by Mona Fuerstenau
Senator Ben Sasse, at the 2019 Q Ideas conference in Nashville, talked about what he calls a national epidemic of loneliness due to a disconnect from community of place, from community of work place, from friendship.
He describes a connection disconnect, if you will, because of the transient nature of life in America and the digital world, now exacerbated by COVID-19. In a digital world, we don’t have to be where we are. We can skim the surface. We can be free from people and things, we can move on, we have permission to disengage.
The epidemic of loneliness and isolation is resulting in increased mental health issues, suicide, feelings of desperation, lack of control or choice, and feeling invisible in our loneliness.
The Church can become a place of belonging for everyone. As much as a person feels invisible in their loneliness, the church has a place for them. Your Church can be a place where each person finds they are indispensable to the body of Christ.
It’s all about belonging. Dr. Erik Carter of Vanderbilt University researched this idea of belonging, and he found ten dimensions that people described: Present. Invited. Welcomed. Known. Accepted. Supported. Cared for. Befriended. Needed. Loved.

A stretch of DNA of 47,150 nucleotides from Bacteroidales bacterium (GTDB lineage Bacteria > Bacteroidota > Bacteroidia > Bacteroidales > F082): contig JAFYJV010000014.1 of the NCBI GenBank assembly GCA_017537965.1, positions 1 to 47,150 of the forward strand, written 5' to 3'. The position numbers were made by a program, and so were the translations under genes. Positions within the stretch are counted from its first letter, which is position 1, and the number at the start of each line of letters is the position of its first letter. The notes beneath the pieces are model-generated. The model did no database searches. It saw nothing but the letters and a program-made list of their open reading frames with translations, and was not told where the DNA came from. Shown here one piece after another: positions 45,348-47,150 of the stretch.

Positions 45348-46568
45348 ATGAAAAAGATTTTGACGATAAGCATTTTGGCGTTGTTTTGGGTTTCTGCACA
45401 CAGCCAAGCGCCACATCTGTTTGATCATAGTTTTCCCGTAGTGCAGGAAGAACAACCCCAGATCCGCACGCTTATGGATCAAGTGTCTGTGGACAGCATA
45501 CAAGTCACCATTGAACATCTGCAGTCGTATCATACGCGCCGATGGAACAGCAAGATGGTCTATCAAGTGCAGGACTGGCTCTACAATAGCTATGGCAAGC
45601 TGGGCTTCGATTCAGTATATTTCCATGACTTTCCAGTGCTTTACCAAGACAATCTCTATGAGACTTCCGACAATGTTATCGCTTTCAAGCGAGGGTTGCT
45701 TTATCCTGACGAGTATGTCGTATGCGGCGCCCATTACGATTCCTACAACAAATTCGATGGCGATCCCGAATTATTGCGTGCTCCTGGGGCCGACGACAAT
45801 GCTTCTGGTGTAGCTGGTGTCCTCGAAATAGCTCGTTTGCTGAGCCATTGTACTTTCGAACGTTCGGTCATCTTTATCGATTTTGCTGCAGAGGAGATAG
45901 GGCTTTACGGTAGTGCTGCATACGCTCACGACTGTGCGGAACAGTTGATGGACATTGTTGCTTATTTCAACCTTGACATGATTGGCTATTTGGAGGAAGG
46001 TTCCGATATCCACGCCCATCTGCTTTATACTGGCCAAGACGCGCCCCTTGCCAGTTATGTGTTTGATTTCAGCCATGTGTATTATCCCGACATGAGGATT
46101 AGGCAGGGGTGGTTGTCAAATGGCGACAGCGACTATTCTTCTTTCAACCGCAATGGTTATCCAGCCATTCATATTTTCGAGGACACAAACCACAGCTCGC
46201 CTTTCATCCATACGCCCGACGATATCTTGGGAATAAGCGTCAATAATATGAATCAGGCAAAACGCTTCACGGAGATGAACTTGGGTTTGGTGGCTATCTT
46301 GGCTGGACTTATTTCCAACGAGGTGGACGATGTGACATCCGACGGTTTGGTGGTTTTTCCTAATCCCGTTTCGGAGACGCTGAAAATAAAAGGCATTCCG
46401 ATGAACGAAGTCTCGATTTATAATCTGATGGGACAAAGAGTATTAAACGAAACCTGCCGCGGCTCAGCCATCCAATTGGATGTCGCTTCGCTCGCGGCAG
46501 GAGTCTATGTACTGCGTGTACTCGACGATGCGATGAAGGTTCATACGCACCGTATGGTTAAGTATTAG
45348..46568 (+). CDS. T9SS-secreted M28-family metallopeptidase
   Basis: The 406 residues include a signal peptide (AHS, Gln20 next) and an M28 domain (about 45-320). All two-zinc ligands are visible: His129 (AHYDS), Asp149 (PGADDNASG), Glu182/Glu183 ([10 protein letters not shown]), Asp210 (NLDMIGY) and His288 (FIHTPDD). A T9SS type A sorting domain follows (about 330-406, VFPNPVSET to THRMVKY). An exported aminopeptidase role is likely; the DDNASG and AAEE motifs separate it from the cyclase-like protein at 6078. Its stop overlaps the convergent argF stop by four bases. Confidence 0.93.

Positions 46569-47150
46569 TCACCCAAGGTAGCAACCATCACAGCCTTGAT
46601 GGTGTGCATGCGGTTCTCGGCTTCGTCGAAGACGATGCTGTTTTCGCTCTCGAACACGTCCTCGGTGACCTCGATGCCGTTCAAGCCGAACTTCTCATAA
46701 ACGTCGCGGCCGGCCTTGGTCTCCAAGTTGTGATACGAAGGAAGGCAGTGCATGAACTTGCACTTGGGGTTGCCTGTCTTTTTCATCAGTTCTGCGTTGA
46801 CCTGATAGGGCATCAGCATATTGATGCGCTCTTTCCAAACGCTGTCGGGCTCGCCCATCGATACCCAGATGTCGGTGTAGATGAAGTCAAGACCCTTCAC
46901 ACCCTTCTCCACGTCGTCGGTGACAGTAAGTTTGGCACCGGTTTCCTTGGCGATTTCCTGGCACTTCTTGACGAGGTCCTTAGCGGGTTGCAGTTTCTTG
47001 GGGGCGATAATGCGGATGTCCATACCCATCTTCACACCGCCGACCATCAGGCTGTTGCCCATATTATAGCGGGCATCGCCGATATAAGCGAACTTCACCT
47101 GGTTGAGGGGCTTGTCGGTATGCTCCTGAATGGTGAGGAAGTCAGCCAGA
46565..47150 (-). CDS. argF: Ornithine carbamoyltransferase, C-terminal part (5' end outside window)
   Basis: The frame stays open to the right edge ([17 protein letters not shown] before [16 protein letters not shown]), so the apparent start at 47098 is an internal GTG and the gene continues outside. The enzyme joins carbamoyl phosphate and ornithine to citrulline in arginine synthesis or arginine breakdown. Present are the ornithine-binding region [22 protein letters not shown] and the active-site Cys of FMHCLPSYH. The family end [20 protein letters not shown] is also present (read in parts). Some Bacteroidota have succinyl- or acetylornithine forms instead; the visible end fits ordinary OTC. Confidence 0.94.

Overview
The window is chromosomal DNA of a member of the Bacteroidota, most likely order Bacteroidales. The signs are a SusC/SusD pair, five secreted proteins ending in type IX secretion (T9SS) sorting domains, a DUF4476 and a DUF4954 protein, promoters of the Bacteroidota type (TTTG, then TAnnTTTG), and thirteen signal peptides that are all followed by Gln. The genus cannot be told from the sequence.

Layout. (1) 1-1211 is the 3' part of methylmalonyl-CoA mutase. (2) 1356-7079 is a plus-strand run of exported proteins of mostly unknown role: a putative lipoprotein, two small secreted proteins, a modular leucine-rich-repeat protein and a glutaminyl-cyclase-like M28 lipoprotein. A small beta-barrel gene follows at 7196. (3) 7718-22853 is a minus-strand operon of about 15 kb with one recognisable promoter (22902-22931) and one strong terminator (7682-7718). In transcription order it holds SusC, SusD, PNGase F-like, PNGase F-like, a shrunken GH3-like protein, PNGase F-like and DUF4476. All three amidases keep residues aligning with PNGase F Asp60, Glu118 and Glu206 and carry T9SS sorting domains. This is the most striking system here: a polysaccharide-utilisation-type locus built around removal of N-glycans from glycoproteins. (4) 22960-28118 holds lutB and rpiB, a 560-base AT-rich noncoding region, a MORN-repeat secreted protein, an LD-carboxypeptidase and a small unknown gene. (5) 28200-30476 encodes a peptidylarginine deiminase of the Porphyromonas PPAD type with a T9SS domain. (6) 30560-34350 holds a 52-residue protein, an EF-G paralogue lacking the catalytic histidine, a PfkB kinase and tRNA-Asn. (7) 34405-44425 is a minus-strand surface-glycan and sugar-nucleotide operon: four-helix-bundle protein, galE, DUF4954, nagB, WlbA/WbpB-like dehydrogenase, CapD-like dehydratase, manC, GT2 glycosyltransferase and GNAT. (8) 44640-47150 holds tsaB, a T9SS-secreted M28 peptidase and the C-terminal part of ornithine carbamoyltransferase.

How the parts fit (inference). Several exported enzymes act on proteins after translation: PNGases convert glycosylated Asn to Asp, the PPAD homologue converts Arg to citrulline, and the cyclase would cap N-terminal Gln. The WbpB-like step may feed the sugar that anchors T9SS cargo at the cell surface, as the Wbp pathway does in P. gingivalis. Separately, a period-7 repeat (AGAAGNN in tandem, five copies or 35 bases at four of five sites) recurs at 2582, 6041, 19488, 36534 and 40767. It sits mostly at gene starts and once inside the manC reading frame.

May I suggest ways that three of these dimensions can communicate belonging to those who are lonely.
Welcomed: It’s not enough that the signs or the mugs or the bulletins say “All are welcome.” Each person is approached with a “we are so glad you are here” attitude. Introduce them to others. Invite them to share about themselves. Connect them to someone.
Accepted: We are all God’s children. Each is a part of the Body of Christ. Our differences are created by the Creator. We have unconditional positive regard for each person. We’ve been waiting for YOU. You are just what we need!
Needed: Recognize each person’s worth. Identify their gifts early on. Ask them to take on a role. Let them know they are missed when absent. Authentically communicate that we are incomplete without you. We have gaps and holes in our community that only you can fill.
Belonging: No special programs are needed, you already know how to do these things. No training required. Maybe some guidance on intentionality. These are universal needs. It’s about genuine, authentic relationships.
So, what stops us? To be authentic is to be vulnerable with others—and that may make us fearful. It might be messy, and that makes us uncomfortable. It takes time. Our reminder as we seek to become a place of belonging is 1 Corinthians 12:18: “But as it is, God arranged the members in the body, each one of them, as he chose.”